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Weekly Highlights


From: Gabrielle Boudreaux Bodin
Subject: Weekly Highlights, USGS National Wetlands Research Center, April 11, 2013

Departmental/Bureau News - Current

  • Influence of Hummocks on Tidal Freshwater Trees: USGS NWRC contractor Jamie Duberstein (Five Rivers Services, LLC) and USGS NWRC Research Ecologist Ken Krauss, along with three Clemson University professors, co-authored a paper published in the journal Wetlands, entitled Do hummocks provide a physiological advantage to even the most flood tolerant of tidal freshwater trees? The scientists wanted to know whether or not small elevation changes have an effect on the health of baldcypress, an extremely flood-tolerant tree found in tidal freshwater swamps. In wetlands, surface elevation changes can often be measured in centimeters, with hummocks and hollows forming a dominant landscape feature of forested wetland systems. The base elevation is referred to as the hollows, while hummocks are relatively small elevated islands within the hollows. Hummocks are typically 15-20 cm tall, range between 1 and 10 m2, and generally comprise 20-30% of the landscape in tidal freshwater swamps in the southeastern United States. More trees grow atop hummocks than in hollows, suggesting that microtopography might be an important consideration when restoring tidal swamps. Hummocks influence ecosystem function by affecting nutrient availability, rates of decomposition, and herbaceous plant species distributions. Based on sapflow data used to determine the health of trees, this study was unable to conclude that mature baldcypress gained any physiological benefits from growing on hummocks when sites were flooded. Future studies may reveal whether trees other than baldcypress are able to maintain normal transpiration (sapflow) rates during short-term tidal flooding events, on or off of hummocks. These data also provide a better understanding of why hummocks might collapse during periods of greater flood depths (or chronic saltwater intrusion) within the many hectares of managed tidal swamps in the Southeast. (Ken Krauss; Lafayette, La.; 337-266-8882)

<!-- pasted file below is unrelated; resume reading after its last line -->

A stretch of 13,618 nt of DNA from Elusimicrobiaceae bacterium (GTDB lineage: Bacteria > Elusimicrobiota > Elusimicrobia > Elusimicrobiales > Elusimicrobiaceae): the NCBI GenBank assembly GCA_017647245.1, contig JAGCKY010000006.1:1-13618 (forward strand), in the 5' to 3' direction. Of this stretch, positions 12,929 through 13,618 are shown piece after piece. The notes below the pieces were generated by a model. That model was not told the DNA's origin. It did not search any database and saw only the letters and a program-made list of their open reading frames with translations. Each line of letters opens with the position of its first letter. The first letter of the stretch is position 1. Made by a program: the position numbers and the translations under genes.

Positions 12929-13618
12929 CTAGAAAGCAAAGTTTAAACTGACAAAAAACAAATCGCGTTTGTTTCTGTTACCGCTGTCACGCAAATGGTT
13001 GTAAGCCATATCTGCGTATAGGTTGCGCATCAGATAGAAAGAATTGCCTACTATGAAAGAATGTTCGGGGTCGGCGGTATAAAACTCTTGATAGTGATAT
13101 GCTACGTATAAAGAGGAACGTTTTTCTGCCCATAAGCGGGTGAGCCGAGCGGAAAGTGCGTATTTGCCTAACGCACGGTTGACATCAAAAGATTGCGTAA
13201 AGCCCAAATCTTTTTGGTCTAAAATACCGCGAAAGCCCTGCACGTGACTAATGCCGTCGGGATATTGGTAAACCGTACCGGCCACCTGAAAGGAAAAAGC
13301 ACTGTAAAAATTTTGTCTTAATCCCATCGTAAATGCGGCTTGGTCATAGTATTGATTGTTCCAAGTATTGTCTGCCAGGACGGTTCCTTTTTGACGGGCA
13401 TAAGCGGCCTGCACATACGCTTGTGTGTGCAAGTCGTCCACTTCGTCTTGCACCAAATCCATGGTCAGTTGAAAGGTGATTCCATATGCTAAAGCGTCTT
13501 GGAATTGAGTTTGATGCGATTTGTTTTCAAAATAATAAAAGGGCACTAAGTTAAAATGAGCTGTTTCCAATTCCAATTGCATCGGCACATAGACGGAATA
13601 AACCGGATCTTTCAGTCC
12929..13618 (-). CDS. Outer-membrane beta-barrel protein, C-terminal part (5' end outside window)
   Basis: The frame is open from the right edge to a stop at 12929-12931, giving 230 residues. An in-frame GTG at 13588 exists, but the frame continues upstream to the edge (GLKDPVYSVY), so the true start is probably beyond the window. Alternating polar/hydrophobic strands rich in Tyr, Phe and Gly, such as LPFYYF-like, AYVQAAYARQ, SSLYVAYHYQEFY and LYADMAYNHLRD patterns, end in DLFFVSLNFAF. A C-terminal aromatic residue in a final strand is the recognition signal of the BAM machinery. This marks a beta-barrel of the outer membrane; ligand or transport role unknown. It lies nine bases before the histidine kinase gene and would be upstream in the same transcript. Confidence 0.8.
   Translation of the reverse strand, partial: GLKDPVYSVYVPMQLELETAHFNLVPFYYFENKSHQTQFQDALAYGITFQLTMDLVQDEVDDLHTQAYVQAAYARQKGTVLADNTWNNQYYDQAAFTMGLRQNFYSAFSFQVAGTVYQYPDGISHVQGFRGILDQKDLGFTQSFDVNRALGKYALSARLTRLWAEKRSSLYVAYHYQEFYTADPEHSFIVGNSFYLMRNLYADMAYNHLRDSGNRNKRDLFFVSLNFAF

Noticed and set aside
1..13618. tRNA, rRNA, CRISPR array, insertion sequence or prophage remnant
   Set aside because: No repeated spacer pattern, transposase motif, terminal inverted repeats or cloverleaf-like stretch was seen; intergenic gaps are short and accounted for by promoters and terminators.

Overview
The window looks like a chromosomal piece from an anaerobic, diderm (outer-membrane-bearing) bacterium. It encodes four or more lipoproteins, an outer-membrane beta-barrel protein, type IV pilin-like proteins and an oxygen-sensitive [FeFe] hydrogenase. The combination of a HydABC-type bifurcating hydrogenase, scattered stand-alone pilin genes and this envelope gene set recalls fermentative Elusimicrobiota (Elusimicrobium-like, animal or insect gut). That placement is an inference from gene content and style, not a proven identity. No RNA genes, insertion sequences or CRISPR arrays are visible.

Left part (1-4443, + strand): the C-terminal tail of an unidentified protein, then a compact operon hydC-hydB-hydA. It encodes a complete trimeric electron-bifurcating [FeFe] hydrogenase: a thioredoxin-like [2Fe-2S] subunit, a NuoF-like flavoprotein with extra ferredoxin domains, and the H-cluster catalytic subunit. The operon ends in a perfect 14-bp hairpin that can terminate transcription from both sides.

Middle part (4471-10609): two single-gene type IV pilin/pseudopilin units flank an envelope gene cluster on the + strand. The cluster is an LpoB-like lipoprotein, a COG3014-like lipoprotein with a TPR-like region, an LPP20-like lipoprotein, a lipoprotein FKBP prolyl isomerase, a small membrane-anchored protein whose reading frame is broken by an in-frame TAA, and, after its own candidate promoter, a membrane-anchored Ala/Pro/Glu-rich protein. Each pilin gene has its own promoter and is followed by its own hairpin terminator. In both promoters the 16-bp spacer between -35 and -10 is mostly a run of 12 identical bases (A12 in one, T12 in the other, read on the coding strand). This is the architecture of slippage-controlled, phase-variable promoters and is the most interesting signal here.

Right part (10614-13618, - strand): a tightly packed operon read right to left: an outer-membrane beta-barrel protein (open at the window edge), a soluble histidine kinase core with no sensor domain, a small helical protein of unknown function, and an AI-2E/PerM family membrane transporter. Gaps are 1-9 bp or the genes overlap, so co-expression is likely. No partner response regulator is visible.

• Earth Day Celebrations: USGS NWRC contractor (Five Rivers Services, LLC) and Coastal Wetlands Planning, Protection and Restoration Act Media Specialist, Cole Ruckstuhl, along with NWRC and CWPPRA intern, Josh Cohen, will work an exhibit booth in the University of Louisiana at Lafayette's Earth Day Celebration. ULL’s Office of Sustainability, the School of Geosciences, and the Institute for Coastal Ecology and Engineering, are hosting this year's Earth Day celebration, Fête de la Terre, on April 19. The theme is Green Education-Green Jobs, an effort to link students to government agencies that provide green jobs. Following that event, on April 21, Susan Testroet-Bergeron, USGS NWRC contractor and CWPPRA Public Outreach Coordinator, will provide an exhibit during Louisiana Earth Day 2013, an educational observance in downtown Baton Rouge that is one of the Nation's largest Earth Day celebrations. The theme for this year's festival is “Be the Change You Want in the World.” Both exhibits will share information about NWRC and the CWPPRA program. (Cole Ruckstuhl; Lafayette, La.; 337-266-8542 and Susan Testroet-Bergeron; Lafayette, La.; 337-266-8623)

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